ERIE - Facing a project deficit of nearly $1.1 million for the next school year, Mason Consolidated School officials have been given a list of possible cuts to help offset the shortfall.
The administration last week gave two lists of potential spending cuts to the Board of Education's finance committee.
The most severe of the two spending plans, if implemented, would trim about $110,000 from the budget. It calls for minimal cuts to teachers and staff.
Superintendent David Drewyor said the rest of the shortfall would be addressed through attempting to negotiate concessions from staff and teachers and taking money from the district's savings account.
The suggested cuts given to board members include eliminating a part-time custodian and an elementary teacher as well as doing away with two middle school assistant football coaches and leasing one less school bus.
The district could gain additional revenue by selling the Luna Pier and North Elementary buildings.
Mr. Drewyor said the district has reduced expenditures as much as possible over the last several years and there is little left to cut.
"We cannot make up the entire $1.1 million deficit. If I could make up half of that amount, I would be happy," he said.
The school district is anticipating about $9.9 million in revenues and nearly $11 million in expenditures for the coming school year.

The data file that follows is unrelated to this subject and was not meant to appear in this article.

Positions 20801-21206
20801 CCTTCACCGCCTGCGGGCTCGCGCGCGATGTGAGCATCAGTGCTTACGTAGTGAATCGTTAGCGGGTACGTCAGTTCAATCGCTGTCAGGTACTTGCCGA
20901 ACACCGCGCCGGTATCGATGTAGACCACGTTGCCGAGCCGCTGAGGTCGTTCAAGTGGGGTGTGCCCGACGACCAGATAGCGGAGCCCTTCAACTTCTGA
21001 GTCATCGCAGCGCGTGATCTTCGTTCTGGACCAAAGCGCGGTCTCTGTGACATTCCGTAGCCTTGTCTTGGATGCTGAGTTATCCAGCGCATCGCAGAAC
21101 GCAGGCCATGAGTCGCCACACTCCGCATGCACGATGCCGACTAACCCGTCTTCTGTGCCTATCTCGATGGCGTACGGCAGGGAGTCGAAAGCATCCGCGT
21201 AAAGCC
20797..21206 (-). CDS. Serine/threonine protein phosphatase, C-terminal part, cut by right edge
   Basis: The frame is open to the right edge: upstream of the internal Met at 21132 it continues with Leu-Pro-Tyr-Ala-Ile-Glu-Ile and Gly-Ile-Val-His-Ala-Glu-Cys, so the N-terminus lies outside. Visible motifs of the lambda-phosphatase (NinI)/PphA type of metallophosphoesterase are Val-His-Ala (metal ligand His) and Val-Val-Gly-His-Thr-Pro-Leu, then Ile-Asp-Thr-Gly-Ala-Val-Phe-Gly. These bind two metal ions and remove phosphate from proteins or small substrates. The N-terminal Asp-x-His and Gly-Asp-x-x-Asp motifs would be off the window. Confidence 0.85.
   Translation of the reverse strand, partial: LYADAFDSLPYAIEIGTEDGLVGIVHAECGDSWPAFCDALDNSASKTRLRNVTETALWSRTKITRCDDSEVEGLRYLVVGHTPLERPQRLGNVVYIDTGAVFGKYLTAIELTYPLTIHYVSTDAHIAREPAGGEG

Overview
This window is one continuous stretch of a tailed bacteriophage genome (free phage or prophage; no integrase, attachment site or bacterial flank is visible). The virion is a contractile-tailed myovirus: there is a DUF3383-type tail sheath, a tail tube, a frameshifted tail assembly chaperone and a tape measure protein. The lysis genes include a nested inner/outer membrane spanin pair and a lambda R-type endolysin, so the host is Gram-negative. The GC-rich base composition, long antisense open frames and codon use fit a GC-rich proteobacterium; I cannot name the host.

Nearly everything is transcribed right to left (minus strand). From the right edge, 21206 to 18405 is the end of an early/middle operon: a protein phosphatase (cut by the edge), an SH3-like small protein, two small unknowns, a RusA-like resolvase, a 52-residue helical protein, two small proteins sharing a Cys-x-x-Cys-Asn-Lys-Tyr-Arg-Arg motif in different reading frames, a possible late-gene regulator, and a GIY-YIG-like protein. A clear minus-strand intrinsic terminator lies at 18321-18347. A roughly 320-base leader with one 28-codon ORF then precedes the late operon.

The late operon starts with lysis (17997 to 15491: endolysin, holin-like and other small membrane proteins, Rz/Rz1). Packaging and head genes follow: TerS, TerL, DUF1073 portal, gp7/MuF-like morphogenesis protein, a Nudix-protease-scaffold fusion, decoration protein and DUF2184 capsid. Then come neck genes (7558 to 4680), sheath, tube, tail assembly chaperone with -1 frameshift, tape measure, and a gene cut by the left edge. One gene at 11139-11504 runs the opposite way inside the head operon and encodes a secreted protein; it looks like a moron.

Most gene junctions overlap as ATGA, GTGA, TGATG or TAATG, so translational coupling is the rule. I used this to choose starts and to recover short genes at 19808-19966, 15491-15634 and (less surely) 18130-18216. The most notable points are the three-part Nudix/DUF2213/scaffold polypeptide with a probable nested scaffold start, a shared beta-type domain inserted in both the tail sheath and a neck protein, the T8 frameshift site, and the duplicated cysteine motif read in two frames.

That compares with this year's budget that had about $10.5 million in revenues and $11 million in expenses.
The district's greatest savings could be achieved in getting concessions on wages and benefits in negotiations with its five unions and three bargaining groups. Contracts with the groups expire Sept. 1.
The budget recommendations were to be presented Monday. The district has scheduled meetings at 7 p.m. Monday and April 29 in the high school library to address finances and the related shrinking state funding.
Mr. Drewyor said the "community conversations" will give the public the opportunity to discuss the economic situation for education in Mason Consolidated Schools and Michigan. The board is expected to take action at its May 3 meeting.